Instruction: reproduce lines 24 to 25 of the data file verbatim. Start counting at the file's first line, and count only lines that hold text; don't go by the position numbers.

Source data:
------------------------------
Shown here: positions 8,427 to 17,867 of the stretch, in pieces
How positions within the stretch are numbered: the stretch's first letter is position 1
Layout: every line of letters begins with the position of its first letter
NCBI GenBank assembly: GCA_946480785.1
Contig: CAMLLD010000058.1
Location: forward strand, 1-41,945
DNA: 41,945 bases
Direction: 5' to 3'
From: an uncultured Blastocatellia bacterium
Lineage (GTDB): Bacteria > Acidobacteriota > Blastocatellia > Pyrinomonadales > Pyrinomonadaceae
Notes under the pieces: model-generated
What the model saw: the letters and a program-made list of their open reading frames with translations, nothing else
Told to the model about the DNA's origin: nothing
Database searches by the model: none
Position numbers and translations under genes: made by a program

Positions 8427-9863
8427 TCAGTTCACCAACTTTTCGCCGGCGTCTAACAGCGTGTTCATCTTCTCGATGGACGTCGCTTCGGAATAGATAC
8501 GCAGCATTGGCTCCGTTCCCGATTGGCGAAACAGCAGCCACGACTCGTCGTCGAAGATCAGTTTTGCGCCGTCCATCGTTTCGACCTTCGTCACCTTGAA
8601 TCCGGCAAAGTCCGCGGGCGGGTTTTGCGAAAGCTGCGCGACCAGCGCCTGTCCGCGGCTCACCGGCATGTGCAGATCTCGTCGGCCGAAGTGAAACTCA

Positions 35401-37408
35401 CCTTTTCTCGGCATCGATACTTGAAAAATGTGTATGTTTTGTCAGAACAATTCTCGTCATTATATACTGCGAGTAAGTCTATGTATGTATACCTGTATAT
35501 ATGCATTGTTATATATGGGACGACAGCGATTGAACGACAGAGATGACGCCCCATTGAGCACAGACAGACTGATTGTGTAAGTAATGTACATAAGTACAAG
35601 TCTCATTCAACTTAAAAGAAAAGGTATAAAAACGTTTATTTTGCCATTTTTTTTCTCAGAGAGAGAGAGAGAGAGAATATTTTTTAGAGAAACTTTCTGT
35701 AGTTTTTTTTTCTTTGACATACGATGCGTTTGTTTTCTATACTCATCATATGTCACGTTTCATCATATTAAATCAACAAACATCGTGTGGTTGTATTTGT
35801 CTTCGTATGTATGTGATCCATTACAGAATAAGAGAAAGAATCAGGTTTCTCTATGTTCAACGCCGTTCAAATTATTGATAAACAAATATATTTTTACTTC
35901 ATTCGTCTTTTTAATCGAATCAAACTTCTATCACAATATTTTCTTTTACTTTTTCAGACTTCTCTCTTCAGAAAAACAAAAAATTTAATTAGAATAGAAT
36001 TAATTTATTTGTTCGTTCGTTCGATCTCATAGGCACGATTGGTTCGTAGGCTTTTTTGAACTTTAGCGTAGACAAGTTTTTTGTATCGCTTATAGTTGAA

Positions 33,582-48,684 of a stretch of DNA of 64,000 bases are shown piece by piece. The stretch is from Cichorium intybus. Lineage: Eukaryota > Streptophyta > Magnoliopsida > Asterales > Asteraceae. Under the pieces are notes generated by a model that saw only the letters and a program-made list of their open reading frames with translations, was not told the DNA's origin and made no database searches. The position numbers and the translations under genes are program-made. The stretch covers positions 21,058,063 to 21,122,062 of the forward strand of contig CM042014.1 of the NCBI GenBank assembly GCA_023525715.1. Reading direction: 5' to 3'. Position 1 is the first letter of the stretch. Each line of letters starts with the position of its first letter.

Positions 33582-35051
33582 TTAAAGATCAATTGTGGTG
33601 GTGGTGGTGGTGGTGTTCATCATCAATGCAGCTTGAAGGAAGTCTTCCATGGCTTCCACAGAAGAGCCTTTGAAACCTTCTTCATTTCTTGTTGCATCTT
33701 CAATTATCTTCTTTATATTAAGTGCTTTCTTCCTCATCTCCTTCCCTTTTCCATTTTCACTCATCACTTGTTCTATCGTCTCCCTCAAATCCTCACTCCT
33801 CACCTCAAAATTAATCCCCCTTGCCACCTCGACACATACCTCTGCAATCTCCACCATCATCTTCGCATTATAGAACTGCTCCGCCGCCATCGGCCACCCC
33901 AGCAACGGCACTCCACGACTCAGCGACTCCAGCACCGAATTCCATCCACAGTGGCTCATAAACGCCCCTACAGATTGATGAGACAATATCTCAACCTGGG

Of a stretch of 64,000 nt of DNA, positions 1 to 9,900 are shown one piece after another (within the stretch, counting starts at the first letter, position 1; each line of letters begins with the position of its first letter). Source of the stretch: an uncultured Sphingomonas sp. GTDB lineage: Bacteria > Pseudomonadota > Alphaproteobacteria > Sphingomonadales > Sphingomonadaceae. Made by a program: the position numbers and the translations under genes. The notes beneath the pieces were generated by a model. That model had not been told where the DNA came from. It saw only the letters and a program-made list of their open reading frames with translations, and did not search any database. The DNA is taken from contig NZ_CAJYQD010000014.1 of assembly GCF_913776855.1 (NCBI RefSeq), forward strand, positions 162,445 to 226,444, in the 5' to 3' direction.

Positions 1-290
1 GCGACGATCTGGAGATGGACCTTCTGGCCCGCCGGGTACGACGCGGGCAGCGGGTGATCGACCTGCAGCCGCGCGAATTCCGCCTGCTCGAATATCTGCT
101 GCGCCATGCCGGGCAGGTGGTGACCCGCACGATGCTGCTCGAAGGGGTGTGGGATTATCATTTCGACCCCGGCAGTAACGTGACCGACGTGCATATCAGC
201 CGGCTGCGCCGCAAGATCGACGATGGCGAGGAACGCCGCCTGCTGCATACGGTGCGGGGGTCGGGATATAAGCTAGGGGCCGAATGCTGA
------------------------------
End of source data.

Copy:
35701 AGTTTTTTTTTCTTTGACATACGATGCGTTTGTTTTCTATACTCATCATATGTCACGTTTCATCATATTAAATCAACAAACATCGTGTGGTTGTATTTGT
35801 CTTCGTATGTATGTGATCCATTACAGAATAAGAGAAAGAATCAGGTTTCTCTATGTTCAACGCCGTTCAAATTATTGATAAACAAATATATTTTTACTTC